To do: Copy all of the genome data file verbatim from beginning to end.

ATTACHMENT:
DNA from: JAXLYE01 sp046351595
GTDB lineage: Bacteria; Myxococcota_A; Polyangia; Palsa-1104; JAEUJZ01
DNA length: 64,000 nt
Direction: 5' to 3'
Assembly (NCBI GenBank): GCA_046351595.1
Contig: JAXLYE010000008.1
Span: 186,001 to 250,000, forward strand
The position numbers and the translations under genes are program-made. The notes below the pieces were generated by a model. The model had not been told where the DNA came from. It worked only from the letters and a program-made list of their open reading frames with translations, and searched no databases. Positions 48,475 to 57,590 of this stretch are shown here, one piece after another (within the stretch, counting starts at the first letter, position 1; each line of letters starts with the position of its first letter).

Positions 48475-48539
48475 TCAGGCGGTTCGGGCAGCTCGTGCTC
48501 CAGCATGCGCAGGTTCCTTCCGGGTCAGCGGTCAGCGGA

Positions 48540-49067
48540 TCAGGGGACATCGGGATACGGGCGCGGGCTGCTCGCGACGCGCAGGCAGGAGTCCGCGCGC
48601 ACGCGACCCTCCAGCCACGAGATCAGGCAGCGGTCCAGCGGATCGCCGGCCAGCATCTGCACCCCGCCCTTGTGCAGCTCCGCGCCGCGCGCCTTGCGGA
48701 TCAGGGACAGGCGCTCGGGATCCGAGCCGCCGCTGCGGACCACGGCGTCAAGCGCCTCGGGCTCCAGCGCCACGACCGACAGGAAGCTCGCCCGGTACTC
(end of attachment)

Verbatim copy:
DNA from: JAXLYE01 sp046351595
GTDB lineage: Bacteria; Myxococcota_A; Polyangia; Palsa-1104; JAEUJZ01
DNA length: 64,000 nt
Direction: 5' to 3'
Assembly (NCBI GenBank): GCA_046351595.1
Contig: JAXLYE010000008.1
Span: 186,001 to 250,000, forward strand
The position numbers and the translations under genes are program-made. The notes below the pieces were generated by a model. The model had not been told where the DNA came from. It worked only from the letters and a program-made list of their open reading frames with translations, and searched no databases. Positions 48,475 to 57,590 of this stretch are shown here, one piece after another (within the stretch, counting starts at the first letter, position 1; each line of letters starts with the position of its first letter).

Positions 48475-48539
48475 TCAGGCGGTTCGGGCAGCTCGTGCTC
48501 CAGCATGCGCAGGTTCCTTCCGGGTCAGCGGTCAGCGGA

Positions 48540-49067
48540 TCAGGGGACATCGGGATACGGGCGCGGGCTGCTCGCGACGCGCAGGCAGGAGTCCGCGCGC
48601 ACGCGACCCTCCAGCCACGAGATCAGGCAGCGGTCCAGCGGATCGCCGGCCAGCATCTGCACCCCGCCCTTGTGCAGCTCCGCGCCGCGCGCCTTGCGGA
48701 TCAGGGACAGGCGCTCGGGATCCGAGCCGCCGCTGCGGACCACGGCGTCAAGCGCCTCGGGCTCCAGCGCCACGACCGACAGGAAGCTCGCCCGGTACTC